I see the ruling as very, very clever, both economically and politically.
It curtails foreigners and outside investors who are intending to buy properties prior to getting PR, meaning the rental market and prices remain buoyant and consistent to support the market. It's likely intended to curb the current pace of new developments and avoid the risk of flooding the market with excess properties, especially so during a technical recession, which will drive down prices. The present economic climate is volatile and Singapore cannot risk instability in the real estate market - it attracts investors and is generally viewed as stable. It's a measure used to prevent price swings in the future.
Additionally, it flatters the Government at the same time by sending out a message to the people that they are trying to curb the number of foreigners here.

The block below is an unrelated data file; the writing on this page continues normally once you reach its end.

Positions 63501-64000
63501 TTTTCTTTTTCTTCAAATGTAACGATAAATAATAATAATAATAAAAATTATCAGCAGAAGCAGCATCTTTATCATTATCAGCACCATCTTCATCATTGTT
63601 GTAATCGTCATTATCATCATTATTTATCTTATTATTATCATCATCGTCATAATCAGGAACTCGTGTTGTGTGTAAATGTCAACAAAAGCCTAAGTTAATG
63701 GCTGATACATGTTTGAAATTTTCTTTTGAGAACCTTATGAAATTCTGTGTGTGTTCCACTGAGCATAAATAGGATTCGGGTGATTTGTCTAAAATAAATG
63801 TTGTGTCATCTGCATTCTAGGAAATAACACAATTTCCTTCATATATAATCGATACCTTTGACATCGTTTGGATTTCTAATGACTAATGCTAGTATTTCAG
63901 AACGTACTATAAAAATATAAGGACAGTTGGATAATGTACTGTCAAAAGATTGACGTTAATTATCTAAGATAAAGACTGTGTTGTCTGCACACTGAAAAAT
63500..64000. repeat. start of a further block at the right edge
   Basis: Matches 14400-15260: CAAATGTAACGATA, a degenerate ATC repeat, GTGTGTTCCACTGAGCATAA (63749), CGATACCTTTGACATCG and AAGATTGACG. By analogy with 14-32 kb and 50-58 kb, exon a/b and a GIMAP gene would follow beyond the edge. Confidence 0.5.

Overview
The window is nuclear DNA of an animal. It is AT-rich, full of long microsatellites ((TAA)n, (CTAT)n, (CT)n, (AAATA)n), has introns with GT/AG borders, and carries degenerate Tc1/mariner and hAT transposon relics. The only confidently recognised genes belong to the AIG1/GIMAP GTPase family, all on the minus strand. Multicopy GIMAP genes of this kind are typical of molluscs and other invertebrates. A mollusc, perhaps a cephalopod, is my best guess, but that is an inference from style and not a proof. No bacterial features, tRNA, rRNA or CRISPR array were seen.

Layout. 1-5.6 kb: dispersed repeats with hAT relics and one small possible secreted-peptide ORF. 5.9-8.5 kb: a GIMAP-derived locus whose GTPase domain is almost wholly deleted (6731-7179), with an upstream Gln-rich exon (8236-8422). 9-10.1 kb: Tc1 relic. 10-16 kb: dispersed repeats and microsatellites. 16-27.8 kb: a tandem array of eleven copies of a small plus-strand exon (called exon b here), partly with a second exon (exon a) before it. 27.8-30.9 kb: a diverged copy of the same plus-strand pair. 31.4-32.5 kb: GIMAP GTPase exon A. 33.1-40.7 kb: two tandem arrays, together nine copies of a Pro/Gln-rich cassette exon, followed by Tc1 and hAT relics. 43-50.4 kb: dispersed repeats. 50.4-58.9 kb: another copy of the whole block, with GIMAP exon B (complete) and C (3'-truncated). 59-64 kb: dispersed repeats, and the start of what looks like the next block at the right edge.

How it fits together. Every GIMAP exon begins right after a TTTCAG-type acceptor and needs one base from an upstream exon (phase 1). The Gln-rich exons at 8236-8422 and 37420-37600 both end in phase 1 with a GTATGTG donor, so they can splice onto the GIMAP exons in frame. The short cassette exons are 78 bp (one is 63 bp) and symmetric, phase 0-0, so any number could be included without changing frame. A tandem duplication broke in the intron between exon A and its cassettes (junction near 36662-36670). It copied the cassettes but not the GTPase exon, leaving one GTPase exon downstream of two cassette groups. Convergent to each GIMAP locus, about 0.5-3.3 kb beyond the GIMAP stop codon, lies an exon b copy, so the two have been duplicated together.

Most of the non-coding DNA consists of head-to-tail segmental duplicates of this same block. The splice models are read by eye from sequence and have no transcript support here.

The downside is that it will make it very difficult for locals to buy property
as the prices will continue to rise, and the Singapore property market continues in it's bubblesque advancement.
In the bigger scheme of things it's actually a very wise move in order to prevent wild speculation and mass capital inflows given how the financial markets are swinging. The more capital that flows into a country, the more likely inflation is - Singapore doesn't need inflation at the moment. You may not see it as beneficial to individuals, but to prevent Singapore from getting hammered in the coming downturn, it's a smart policy.